In August of 1992, shortly after my 17th birthday, I attended the first annual “Twin Peaks Fest” in Snoqualmie, Washington. Like many David Lynch aficionados, I was fairly devastated when Twin Peaks, the television show, had been cancelled the previous year and was likewise ecstatic when I learned that Lynch immediately planned to make a feature film prequel to the groundbreaking series.
The film, Twin Peaks: Fire Walk with Me, received its U.S. premiere during that first Twin Peaks Fest and the above photograph is of me and Mr. Lynch strolling and chatting after I ran into him by chance outside of the hotel where we both happened to be staying. I told Lynch that I didn’t want to bother him but that I was glad he had decided to “bring Twin Peaks back” and that his movies had given me a lot of pleasure over the years. He thanked me and then said in his loud and very distinctive nasal voice, “Take care of yourself, man.”
This encounter took place at probably the lowest point in Lynch’s professional career. Although the first season of Twin Peaks had been a hit, the second season was ignominiously cancelled and Fire Walk with Me received the worst reviews of Lynch’s entire career. (Dune had been a critical disappointment too but that wasn’t really considered a “Lynch film.”)
I didn’t listen to the critics and managed to see the movie five more times in the theater during its brief run. I was and still am impressed by the simultaneously darker and goofier direction in which he took the movie. I loved the hilarious interactions between Chris Isaak’s FBI man and the local-yokel small town sheriff played by Gary Bullock. I loved the full-blown surrealism of the brief scene involving David Bowie. And most of all, I loved how personal it all felt; Lynch’s bitterness over the show’s cancellation was palpable and could be immediately felt in the opening image of an ax destroying a television set.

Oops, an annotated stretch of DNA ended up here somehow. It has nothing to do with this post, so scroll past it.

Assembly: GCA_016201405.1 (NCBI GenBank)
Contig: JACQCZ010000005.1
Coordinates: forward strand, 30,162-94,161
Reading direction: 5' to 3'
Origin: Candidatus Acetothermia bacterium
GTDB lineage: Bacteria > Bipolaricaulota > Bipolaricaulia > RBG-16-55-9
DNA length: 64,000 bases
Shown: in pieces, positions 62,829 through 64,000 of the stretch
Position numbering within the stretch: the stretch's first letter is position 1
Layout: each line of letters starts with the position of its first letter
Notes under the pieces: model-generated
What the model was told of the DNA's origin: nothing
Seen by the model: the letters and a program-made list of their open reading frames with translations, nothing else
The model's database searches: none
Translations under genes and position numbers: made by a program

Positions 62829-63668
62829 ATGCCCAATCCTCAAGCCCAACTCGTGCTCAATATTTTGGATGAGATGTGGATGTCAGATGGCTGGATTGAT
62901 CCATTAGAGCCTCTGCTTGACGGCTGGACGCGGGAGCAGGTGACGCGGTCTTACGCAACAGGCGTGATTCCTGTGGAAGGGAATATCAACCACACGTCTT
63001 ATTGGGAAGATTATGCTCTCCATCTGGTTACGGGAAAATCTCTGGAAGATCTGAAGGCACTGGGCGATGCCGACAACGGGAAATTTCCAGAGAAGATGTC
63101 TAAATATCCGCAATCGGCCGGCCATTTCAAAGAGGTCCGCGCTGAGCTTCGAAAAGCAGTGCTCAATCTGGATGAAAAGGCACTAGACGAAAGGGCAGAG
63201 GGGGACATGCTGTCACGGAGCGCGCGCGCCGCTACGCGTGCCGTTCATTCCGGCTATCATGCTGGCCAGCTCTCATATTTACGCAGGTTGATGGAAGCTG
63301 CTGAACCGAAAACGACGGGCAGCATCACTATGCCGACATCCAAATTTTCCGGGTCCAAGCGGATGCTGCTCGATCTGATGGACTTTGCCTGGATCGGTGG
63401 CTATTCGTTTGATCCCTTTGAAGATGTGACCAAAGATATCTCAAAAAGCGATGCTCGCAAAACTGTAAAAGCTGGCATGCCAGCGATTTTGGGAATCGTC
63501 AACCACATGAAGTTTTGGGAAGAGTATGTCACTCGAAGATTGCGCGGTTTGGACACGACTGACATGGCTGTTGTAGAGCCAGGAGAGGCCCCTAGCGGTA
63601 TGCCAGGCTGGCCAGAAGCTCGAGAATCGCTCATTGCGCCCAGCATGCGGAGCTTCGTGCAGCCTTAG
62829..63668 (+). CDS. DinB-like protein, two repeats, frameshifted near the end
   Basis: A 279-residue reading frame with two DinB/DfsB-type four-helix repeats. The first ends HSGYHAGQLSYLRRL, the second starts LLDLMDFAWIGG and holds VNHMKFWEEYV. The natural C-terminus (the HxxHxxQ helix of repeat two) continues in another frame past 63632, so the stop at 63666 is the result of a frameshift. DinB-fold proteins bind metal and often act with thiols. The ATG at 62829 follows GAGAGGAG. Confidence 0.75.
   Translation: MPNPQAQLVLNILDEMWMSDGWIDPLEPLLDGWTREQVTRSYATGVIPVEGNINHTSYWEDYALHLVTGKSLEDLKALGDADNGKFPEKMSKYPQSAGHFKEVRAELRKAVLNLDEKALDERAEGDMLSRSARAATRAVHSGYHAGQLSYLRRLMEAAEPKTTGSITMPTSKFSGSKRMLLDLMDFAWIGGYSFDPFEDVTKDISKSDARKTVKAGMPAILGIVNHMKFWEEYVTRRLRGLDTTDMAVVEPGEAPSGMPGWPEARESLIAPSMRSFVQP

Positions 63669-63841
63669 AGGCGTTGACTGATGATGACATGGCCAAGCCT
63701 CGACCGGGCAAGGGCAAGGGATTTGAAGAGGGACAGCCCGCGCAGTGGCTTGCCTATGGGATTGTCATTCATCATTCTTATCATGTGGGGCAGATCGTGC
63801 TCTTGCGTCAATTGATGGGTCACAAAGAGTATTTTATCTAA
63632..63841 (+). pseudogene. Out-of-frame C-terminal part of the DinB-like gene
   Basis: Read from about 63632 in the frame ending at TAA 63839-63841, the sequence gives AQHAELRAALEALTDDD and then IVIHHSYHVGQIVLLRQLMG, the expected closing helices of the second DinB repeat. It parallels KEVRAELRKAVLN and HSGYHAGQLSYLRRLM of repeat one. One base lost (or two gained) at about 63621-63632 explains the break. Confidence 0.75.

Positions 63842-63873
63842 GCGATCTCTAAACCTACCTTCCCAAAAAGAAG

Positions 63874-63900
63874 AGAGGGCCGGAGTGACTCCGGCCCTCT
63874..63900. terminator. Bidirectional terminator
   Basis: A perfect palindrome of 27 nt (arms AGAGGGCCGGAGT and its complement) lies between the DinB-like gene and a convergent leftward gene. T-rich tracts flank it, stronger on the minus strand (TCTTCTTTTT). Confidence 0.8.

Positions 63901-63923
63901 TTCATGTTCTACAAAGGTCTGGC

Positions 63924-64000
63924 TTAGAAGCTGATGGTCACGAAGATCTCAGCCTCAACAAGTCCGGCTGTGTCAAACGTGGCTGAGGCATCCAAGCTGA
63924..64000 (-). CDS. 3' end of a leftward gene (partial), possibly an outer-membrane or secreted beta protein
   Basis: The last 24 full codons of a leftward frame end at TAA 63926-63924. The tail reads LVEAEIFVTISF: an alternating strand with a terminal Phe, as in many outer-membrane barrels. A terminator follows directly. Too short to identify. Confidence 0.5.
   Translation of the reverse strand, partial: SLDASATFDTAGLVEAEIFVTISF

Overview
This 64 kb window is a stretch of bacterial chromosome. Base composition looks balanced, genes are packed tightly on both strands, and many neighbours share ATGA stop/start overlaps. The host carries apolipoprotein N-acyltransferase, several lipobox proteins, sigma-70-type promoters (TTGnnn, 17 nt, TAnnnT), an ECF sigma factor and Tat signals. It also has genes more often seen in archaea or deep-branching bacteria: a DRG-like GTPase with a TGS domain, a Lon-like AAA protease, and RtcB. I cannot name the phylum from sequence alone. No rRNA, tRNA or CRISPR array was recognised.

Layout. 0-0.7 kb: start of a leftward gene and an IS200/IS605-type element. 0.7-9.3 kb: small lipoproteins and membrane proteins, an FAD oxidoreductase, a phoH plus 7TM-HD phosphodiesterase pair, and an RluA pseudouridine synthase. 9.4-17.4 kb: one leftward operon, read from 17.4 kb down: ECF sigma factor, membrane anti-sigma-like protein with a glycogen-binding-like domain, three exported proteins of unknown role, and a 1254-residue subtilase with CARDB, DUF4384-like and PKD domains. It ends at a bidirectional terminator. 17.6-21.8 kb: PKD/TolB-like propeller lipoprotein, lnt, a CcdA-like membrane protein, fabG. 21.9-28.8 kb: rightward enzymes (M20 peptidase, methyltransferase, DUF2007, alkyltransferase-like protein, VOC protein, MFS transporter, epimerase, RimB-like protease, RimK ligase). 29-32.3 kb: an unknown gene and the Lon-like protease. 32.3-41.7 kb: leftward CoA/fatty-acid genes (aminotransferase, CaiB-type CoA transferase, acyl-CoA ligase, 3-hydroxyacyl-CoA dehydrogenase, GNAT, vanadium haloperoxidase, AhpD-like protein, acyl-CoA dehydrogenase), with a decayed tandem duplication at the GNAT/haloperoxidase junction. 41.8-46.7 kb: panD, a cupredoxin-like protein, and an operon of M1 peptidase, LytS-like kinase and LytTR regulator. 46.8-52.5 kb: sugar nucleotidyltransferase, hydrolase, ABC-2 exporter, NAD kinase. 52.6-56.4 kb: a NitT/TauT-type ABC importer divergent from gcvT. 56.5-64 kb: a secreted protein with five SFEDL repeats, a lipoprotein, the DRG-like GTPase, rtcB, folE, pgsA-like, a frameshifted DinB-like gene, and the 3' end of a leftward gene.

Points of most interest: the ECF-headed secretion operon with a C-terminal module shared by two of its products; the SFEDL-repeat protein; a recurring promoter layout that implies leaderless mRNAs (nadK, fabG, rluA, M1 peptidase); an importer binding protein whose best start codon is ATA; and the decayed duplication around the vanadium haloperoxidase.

Upon returning home I wrote a letter to my local paper, the Charlotte Observer, offering to provide them photographs and anecdotes from the Fest in anticipation of the film’s local release. The Observer‘s film critic wrote me back to suggest I try a horror fanzine like Fangoria(!) instead.
18 years later, David Lynch is considered by many to be America’s greatest living filmmaker. His 2001 masterpiece, Mulholland Drive, recently topped many critics polls of the best films of the decade, including prestigious polls in France’s Cahiers du Cinema and Film Comment in the U.S. Fortunately, Twin Peaks: Fire Walk with Me, has also undergone a critical re-evaluation; it is now considered a cult classic and has been cited by none other than Greil Marcus as one of the best American films of the 1990s.
December 13th, 2011 at 10:27 pm
Did you get to meet anyone else from the show? Agent Cooper holds my heart.
December 14th, 2011 at 8:31 am
Yes. I met Sheryl Lee (Laura Palmer), Ray Wise (Leland Palmer), Catherine Coulson (the Log Lady), Al Strobel (the One-Armed Man) and, from the movie, Moira Kelly (Donna). Unfortunately, Kyle MacLachlan was not there. Nontheless, it was a very memorable weekend! (Please forgive my early ’90s “grunge” look. This photo was taken less than a year after the release of Nirvana’s Nevermind.)
January 13th, 2012 at 8:13 pm
Haha, no worries. Grunge is a very persistent trend.
Ray Wise is so good as Leland. I have a t-shirt with a picture of his face and the words “little lambs eat ivy.” A pretty awesome ebay find.
Do you think Lynch will come out with something new anytime soon?
January 14th, 2012 at 1:05 pm
Unfortunately, I think he is more interested in Transcendental Meditation than filmmaking these days but you never know; he was actually shooting INLAND EMPIRE clandestinely for years before anyone knew it existed.
February 8th, 2012 at 7:57 pm
Thanks for sharing. I have seen a short video on Youtube regarding this New Line Cinema Fan Fest, and thats so awesome that I came across this post in my Internet travels. It must have been magical to meet David, even if for a brief second. I went to my first Fest this past year. Its amazing that the legacy still carries on after all this time.